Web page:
It’s been a full two decades since prime-time television has seen an Asian American family sitcom. But ABC’s new show Fresh Off the Boat, loosely based on celebrity chef Eddie Huang’s memoir, is changing that. Though the very first Asian American family sitcom, Margaret Cho’s All-American Girl, was canceled due to poor ratings and lack of interest back in 1995, Fresh Off the Boat has already stirred up considerable buzz. It’s also a significant moment for many Asian Americans, who have largely been excluded or misrepresented when it comes to the mainstream.
But testing the waters won’t be easy for Fresh Off the Boat. Will the show resonate with a non-Asian audience? Will it manage to undermine stereotypes or end up reinforcing them? Will its jokes be lame?
So we wanted to discuss the series from an Asian American point of view. This week, Slate’s Jennifer Lai will be joined by Phil Yu, creator of the blog Angry Asian Man, along with Philip Wang, one of the creators of Wong Fu Productions.
Jennifer Lai: This show really wants us to know how cheap Jessica is. It’s kind of like a very long riff on ”cheap immigrant” stereotype.
Philip Wang: You know, I felt like this many episodes in, they could have dialed back the cheapness. Some might disagree, but at this point, we get it.
Lai: Come on. No one would haggle with a grocery store clerk for a Popsicle. Not even immigrant Asian mothers.
Wang: It is a character. No one ever got on Dwight for being too annoying, or Joey for being too dumb.
Lai: What about Eddie? He seems to be hanging out with the white kids at lunch, without any major issues. Has he finally made it?
Phil Yu: I think he’s gradually fitting in. The crew assembled here is kind of motley group of regular kids. I certainly wouldn’t characterize these as the “cool” kids.
Lai: But I laughed so hard at that kid asking Eddie, “Aren’t you Japanese though?”
Yu: MY FAVORITE LINE. “You shut your damn mouth.”
Yu: There had to be at least one joke addressing the fact that America often has a problem seeing us as one big Asian monolith. Eddie spoke for me right there.
Yu: Frankly, I get annoyed that people feel the need to know. I was at the liquor store and the clerk asked me, “What are you?” I caved and said I was Korean. The guy was like, “Cool. My friends are Filipino.”
Wang: I can see your point. But at the same time, if they’re genuinely curious, and want to know, I’d rather have them ask rather than assume I’m something else. I want that identity.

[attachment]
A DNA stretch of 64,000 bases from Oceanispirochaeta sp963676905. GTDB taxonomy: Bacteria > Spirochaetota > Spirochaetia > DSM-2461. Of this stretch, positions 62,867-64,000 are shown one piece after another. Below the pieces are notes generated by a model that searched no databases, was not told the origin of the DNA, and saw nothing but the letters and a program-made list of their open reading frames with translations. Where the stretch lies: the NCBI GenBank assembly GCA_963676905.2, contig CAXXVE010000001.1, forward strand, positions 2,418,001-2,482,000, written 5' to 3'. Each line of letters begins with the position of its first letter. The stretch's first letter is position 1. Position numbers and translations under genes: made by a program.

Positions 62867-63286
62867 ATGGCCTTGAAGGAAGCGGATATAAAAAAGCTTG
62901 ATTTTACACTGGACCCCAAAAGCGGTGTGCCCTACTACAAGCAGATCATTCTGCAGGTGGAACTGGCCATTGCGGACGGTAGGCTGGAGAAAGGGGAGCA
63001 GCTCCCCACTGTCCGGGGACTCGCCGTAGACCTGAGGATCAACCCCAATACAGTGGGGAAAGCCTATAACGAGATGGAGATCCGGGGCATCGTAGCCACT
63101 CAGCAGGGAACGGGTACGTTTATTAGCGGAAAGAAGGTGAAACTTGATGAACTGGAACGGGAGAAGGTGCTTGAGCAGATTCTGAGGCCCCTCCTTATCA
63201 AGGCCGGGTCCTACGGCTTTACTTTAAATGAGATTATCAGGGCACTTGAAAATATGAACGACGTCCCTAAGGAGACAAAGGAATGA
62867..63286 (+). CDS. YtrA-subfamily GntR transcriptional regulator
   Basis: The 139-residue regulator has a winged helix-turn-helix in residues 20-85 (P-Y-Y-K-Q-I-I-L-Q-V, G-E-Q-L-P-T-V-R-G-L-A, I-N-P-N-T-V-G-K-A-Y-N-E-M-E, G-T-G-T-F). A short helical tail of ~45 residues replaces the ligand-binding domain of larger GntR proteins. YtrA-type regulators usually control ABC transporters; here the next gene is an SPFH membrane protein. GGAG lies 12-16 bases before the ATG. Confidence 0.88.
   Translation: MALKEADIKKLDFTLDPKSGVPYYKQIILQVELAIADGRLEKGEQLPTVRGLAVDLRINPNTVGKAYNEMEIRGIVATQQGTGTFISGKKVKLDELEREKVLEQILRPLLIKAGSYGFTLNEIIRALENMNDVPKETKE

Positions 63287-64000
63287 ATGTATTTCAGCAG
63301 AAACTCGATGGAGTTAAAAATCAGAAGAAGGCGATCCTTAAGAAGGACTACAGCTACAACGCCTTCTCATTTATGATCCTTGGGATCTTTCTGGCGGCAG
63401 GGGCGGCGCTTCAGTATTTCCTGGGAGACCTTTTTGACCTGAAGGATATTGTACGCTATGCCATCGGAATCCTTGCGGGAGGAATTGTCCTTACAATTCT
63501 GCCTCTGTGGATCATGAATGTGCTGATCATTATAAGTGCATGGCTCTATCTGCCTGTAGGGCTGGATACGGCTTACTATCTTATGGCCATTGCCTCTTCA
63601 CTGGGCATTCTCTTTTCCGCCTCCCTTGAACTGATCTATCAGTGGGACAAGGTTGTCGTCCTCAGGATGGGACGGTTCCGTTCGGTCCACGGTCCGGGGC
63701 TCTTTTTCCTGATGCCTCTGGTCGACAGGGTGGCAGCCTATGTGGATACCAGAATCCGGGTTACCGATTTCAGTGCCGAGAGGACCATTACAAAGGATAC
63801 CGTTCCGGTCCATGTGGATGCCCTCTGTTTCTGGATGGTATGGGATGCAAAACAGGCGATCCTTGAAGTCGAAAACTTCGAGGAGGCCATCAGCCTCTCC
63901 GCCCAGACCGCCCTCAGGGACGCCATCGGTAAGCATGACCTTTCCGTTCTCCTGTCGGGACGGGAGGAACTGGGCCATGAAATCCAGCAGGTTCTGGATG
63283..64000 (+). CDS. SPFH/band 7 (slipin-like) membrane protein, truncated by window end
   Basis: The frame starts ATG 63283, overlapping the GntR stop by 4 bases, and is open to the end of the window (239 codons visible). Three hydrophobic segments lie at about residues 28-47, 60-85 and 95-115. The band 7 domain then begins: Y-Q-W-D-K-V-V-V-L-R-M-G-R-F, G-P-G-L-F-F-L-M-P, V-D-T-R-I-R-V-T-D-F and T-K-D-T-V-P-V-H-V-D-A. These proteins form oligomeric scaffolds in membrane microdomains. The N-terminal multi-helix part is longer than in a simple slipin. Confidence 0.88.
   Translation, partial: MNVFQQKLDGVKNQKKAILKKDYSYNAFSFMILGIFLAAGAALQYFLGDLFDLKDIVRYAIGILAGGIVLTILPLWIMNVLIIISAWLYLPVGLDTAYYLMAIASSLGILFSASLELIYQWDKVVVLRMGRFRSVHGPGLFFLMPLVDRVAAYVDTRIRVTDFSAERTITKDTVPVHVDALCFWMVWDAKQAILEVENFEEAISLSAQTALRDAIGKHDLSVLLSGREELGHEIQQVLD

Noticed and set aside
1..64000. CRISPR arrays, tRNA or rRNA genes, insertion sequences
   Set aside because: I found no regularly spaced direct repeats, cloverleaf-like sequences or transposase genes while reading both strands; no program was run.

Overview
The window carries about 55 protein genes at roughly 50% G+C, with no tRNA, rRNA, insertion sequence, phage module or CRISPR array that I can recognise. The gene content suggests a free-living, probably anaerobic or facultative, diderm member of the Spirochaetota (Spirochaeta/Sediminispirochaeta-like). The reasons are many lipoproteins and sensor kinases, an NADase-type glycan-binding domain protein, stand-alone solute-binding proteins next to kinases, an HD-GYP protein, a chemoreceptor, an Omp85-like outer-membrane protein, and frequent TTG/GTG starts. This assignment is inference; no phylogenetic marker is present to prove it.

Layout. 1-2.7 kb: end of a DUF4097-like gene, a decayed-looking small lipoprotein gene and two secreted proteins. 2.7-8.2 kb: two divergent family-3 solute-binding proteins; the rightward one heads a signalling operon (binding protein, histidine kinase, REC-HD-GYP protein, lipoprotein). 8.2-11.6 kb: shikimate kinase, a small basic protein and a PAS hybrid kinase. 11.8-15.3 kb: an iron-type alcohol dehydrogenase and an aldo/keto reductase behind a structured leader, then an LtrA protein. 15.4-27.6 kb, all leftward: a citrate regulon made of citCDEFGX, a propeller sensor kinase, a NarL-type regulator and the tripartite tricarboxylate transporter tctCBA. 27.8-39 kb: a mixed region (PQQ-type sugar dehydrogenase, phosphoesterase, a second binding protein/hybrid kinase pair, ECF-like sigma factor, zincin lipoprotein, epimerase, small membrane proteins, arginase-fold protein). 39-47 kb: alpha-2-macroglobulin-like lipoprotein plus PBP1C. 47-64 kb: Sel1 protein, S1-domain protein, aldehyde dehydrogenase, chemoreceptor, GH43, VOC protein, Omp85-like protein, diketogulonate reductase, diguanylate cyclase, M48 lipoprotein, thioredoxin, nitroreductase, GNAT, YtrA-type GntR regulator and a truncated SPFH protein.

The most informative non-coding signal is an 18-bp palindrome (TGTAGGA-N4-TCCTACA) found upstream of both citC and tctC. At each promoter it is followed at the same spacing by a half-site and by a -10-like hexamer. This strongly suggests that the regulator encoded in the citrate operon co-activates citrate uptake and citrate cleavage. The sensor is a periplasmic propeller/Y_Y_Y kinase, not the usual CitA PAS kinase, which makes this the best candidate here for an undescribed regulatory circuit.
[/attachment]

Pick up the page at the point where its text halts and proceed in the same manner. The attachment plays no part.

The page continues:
Lai: This episode’s whole “Parent Lectures Child On The Meaning of Hard Work” narrative was pretty universal—that is, it wasn’t necessarily limited to the Asian American experience. But Louis Huang’s troubled relationship with his own father (which Grandma Huang briefly mentioned at the end) felt very Asian to me.
Wang: Yes. The father’s relationship to the grandfather and how that was portrayed on screen felt very close to me—my own dad has that faded black and white portrait of his father in the house too, and he, like Louis, always talks about how much he did for the family. Plus, that strained father-son dynamic is huge in so many Asian families.
Lai: But in contrast, there’s Louis’ relationship with little Eddie. The fact that they have such an open relationship is honestly pretty aspirational for Asian Americans.
Wang: I think that generation had a lot of communication problems within their families. Our parents came here for a better life, tried to assimilate, and I’m sure wanted to have a different relationship with their children. Culture and society just didn’t allow for it.
The Full House hug moment definitely didn’t happen in my home as a kid.
Lai: But Louis has a tough job here! He’d like to teach Eddie the value of money and hard work (and avoid raising an entitled American brat) by taking a strict, hardass approach like his own father did, but he also knows that route isn’t exactly healthy either.
Yu: Jessica and Louis actually struggle with the fact that their kid wants this coveted video game and has a hard time fitting in. They actually think about getting him some video game about a basketball player doing karate. My mom would have said HELL NO and that would be the end of it.
Wang: My mom definitely tried to help me fit in and make our family more westernized. Like when it was Halloween time, and she knew everyone was dressing up for school, she’d make me costumes. I wanted to be ninja turtle one year, and she wrapped green fabric around a wok and tied it to my back. That’s my go-to immigrant Asian mom story.
Yu: That’s amazing.
Wang: She also found out I was trading my snacks at lunch time and told me not to do that anymore and just ask her… probably a saving face thing there.
Lai: The concept of saving face is huge for Asians. I’m honestly surprised there haven’t been more situations related to saving face on Fresh off the Boat so far. It seems like the only moment so far was the competition between Jessica’s sister’s family and the Huangs.
Yu: But doesn’t it seem like the issue of “saving face” is between Asians and other Asians? It hasn’t come up so much on this show because frankly, the Huangs do not give a fuck about what other white people think of them.
Lai: Good point. It’s not really keeping up with the Joneses. It’s more like keeping up with the Lins.